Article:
Thursday, March 08, 2018

Warm, Funny Mustaches An Uplifting Novel About Kindness, Compassion, and Comedy

(Image from Barnes & Noble)

Sixth grade can be super awkward.  Between trying to catch the cute boy's eye, attempting to convince the queen bee you're cool enough to hang out with her, and struggling to be yourself but not standing out too much, well, it's tough.  Thank goodness for Maddie Bridger's stick-on mustaches.  Pop one of those babies on and the discomfort melts away, replaced by hysterical fits of laughter.  There's nothing the 12-year-old likes more than making someone giggle—and it's a well-known fact that everything is funnier with a mustache.

Everything except cancer.  There's nothing humorous about the tumor lodged in Maddie's brain.  The mass is causing her body to contort in weird ways.  It's making her parents sad.  And it's getting in the way of all the things Maddie wants to do—perform as Juliet in the upcoming class play, invent fun games with her friends, and make it out of junior high alive.  Terrified of the silent monster growing inside her, Maddie uses her vivid imagination as a refuge.  When reality intrudes, however, she'll have to rely on courage, compassion, and, yes, comedy to make it through.  Is it possible that a mustache can make even cancer a little bit funnier?


Mustaches for Maddie, the newest offering from Chad Morris and Shelly Brown, is a middle grade novel based on the authors' daughter's experience battling a brain tumor.  Despite its heavy subject matter, the book tells a sweet, uplifting story that's more stirring than scary.  While Maddie seems a little immature for a 12-year-old girl, she's a likable heroine who's quirky, brave, and caring.  Disease novels often get cheesy or saccharine; this one is touching without being at all syrupy.  I've met Morris and Brown, even been in their home, and what strikes me about Mustaches for Maddie is that it exudes the genuine warmth that radiates from these kind, down-to-earth authors.  I thoroughly enjoyed their book about kindness, compassion, and community and hope that everyone who reads it will wholeheartedly embrace its important message.

(Readalikes:  Wonder by R.J. Palacio; also reminds me of All Better Now by Emily Wing Smith)

Grade:


If this were a movie, it would be rated:


although the cancer theme might be scary to younger children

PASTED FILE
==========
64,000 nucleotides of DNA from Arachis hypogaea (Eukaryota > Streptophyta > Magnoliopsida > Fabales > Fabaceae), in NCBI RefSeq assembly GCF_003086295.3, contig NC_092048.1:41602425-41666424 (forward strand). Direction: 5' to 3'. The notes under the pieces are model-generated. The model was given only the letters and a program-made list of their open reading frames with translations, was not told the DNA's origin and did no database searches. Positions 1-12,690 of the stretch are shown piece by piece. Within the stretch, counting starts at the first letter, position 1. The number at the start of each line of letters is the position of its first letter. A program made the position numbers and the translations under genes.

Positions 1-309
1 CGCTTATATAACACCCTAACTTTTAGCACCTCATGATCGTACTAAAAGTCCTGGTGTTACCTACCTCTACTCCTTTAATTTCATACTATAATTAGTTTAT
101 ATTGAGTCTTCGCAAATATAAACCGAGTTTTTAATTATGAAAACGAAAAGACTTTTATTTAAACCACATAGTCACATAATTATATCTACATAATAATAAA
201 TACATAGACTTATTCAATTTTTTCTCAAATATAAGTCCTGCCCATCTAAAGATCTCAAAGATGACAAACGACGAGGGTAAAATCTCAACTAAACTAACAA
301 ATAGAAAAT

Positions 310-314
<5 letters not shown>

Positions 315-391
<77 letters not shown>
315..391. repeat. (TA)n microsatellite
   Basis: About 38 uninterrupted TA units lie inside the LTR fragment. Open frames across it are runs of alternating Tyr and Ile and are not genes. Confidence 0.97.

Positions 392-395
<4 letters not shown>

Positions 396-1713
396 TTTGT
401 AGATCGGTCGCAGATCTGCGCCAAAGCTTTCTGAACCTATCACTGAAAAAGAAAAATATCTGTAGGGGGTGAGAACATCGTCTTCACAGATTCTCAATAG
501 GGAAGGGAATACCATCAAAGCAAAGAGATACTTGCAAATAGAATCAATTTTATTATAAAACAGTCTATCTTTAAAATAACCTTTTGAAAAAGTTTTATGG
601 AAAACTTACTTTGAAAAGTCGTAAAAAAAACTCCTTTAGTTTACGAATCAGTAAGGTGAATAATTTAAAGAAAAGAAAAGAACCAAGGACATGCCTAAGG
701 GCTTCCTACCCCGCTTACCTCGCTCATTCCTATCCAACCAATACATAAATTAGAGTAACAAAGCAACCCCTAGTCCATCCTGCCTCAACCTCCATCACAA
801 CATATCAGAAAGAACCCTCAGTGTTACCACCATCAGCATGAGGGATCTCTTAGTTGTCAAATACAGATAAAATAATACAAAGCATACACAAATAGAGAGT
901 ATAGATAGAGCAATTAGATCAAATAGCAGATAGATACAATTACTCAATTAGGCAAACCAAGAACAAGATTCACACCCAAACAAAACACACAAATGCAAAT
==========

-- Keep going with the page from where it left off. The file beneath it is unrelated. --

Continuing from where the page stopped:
To the FTC, with love:  I received a finished copy of Mustaches for Maddie from the generous folks at Shadow Mountain.  Thank you!

9 comments:

  1. Suey loved this one too. I might have to seek it out. I’m a sucker for peer pressure.

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    1. LOL. It's a good one and a fast read.

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  2. I might have to read this one. I'm not sure yet. I like that the idea of it trying to help Maddie cope with her tumor, but I don't know if I'm up for reading something like it.

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    1. Disease novels are tough. Some are so sad and depressing that you wish you'd never read them. Others are lighter and more uplifting. This one is definitely the latter. But it's still about a child with a tumor so it's got some serious themes.

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  3. My daughter does not like reading. I read this one out loud and she loved it!

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    1. I need to read it out loud to my 9-year-old daughter. I think she'd enjoy it, too.

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  4. I think that this would be a great book for families who are battling disease.

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    1. Agreed. It talks about how everyone in the family reacts to the diagnosis and copes with it in their own way.

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  5. Mustaches for Maddie sounds like a great book!

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